Part of the power and flexibility of the architecture used in the embodiments of the invention comes from the separation of content from presentation. This is achieved through the use of distinct data source and data transformations that free the page elements from most of the work involved in the provision of data to the display page. This has the added and unexpected benefit that data is available to be provided to any page element, not just those supplied by the system designer or provider. A similar approach is taken with commands that are issued to the server system. These are abstracted out of page elements into distinct components that allow the commands to be issued from any page element, not just those supplied by Honeywell or another system provider.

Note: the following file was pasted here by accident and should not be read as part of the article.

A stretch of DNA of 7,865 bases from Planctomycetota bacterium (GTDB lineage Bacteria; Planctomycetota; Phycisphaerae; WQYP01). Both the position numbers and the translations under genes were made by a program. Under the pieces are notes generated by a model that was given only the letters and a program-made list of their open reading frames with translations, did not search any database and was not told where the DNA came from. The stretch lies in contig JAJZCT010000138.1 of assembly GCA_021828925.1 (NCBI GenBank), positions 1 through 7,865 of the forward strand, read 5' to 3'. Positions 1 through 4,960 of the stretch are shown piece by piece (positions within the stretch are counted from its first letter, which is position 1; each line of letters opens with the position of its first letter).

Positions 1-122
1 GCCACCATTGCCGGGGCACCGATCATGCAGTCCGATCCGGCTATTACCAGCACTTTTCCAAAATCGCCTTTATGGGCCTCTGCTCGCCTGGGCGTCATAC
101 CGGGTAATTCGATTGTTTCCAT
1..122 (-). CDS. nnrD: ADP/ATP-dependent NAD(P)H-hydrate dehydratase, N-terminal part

The command architecture of the preferred embodiments also allows command behaviour to be associated with any page element and for commands from page elements and the user interface framework to be routed to the server system.
 Commands are implemented as methods on objects in the data source object model. Commands are, in some cases, system wide—such as commands to change operator security level—or server specific—such as acknowledging alarms or calling up a point detail. These different classes of commands are implemented at the level of the data source object model.
 System wide commands are implemented on the root of the data source object model. Server specific commands are implemented on the root node of each data source component object model. The commands are usually accessed via script code or via command behaviours associated with display page elements.